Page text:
GSTS’ AI-powered platform, OCIANA™ acts as an intelligence layer between the complex web of maritime data and the user, helping to clear the proverbial “fog-of-war” from the maritime picture, and providing concise insights to ensure the safety and security of coastal regions. The platform is capable of ingesting large volumes of data and raising alarms on potential coastal maritime threats in near realtime, i.e., an alarm raised in under 5 minutes when a vessel exhibits behaviour associated with a potential threat.

OCIANA™ works on the principle of establishing normalcy models of vessels and identifying deviations from expected vessel behaviours. The development of normalcy models considers a rich array of ambient conditions including geographical features (e.g., Is the vessel entering or leaving shore at an unknown port of entry?), temporal features (e.g., daily, weekly, and seasonal operating patterns of vessels), and sea conditions. These context-aware normalcy models are then used to identify vessel patterns that do not adhere to any established pattern of normal behaviour, and flagged as anomalous.

A vessel may be considered anomalous under various conditions, such as the speed of the vessel, the spatial properties of the vessel’s movements, and the region in which the vessel is operating. In addition, the normalcy models also account for different combinations of vessel characteristics and ambient conditions to establish normalcy. For example, a vessel operating in shallow waters may be considered normal within its isolated context, a vessel operating at a speed of 8 knots may be considered normal in its isolated context, but a vessel operating in shallow waters at a speed of 8 knots (i.e., both conditions fulfilled simultaneously) may be considered anomalous.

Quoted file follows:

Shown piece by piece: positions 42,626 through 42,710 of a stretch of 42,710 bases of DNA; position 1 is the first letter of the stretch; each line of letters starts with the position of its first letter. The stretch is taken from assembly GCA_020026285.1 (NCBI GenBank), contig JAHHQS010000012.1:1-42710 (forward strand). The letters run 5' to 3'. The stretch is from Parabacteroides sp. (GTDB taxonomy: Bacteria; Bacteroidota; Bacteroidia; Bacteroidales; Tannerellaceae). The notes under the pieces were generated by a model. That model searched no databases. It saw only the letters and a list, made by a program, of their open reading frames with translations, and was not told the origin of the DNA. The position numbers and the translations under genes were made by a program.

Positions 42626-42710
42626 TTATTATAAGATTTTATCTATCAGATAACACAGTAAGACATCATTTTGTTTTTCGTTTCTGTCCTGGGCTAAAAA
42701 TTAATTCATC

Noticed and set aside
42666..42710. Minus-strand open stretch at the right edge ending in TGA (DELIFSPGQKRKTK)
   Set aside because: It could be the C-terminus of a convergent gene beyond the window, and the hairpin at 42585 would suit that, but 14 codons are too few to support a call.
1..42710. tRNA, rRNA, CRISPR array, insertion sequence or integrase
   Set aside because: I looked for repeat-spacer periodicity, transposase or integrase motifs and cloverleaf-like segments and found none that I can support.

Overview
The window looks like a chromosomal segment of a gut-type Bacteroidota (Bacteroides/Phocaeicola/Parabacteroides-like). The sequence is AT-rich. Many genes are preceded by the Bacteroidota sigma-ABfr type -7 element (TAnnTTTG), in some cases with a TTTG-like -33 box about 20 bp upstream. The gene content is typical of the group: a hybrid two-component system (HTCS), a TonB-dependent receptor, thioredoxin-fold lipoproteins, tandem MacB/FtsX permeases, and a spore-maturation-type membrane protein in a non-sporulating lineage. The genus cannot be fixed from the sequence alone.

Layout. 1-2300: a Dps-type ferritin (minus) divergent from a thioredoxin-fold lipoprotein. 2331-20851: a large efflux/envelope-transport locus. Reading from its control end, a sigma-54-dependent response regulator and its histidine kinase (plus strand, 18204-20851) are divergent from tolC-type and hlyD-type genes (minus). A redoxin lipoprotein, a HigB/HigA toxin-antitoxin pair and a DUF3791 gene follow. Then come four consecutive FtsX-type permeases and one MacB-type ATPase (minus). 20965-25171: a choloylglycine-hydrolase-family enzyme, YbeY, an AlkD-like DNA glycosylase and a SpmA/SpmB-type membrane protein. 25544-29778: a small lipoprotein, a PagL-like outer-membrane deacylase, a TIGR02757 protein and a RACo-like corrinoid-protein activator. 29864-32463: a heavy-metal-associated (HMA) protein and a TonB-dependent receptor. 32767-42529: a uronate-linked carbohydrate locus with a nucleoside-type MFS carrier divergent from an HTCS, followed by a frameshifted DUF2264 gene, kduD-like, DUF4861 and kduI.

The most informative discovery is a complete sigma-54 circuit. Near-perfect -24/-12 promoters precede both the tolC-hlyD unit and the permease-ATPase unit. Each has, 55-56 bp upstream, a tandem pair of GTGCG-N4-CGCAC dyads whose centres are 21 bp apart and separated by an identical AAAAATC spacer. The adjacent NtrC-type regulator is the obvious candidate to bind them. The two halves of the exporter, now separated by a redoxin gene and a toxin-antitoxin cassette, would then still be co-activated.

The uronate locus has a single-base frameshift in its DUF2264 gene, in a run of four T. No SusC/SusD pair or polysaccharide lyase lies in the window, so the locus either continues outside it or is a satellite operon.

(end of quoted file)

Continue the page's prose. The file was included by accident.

Coastal Threats AI is capable of distinguishing between anomalies that might lead to tangible threats, and benign anomalies that are associated with low or no risk. It incorporates the following principle:

All anomalous vessel behaviours are not maritime threats, but all maritime threats must have an association to anomalous vessel behaviour.

This principle keeps the rate of false alarms raised by the platform to a minimum, ensuring that the maritime intelligence picture is not cluttered with unnecessary information. As well, this capability recognizes that normality is a dynamic state, which must adapt and learn over time to capture trends in maritime activity.

Workflow describing how a picture of raw maritime data is reduced to an intelligence layer, highlighting vessels of interest. The intelligence layer not only highlights potential bad actors, but also informs on the malicious activity underway, such as illegal fishing, smuggling, piracy, and rendezvous.

As opposed to a monolithic one-size-fits-all solution, which, in most cases, compromises accuracy, especially in a domain as complex as this, Coastal Threats AI is currently comprised of over 50 deep learning models, each capturing specific context details of vessels, locations, and maritime activity. This web of models remains hidden in the background, and the user is only presented with a single point of interaction with the platform, offering a seamless learning experience for new users.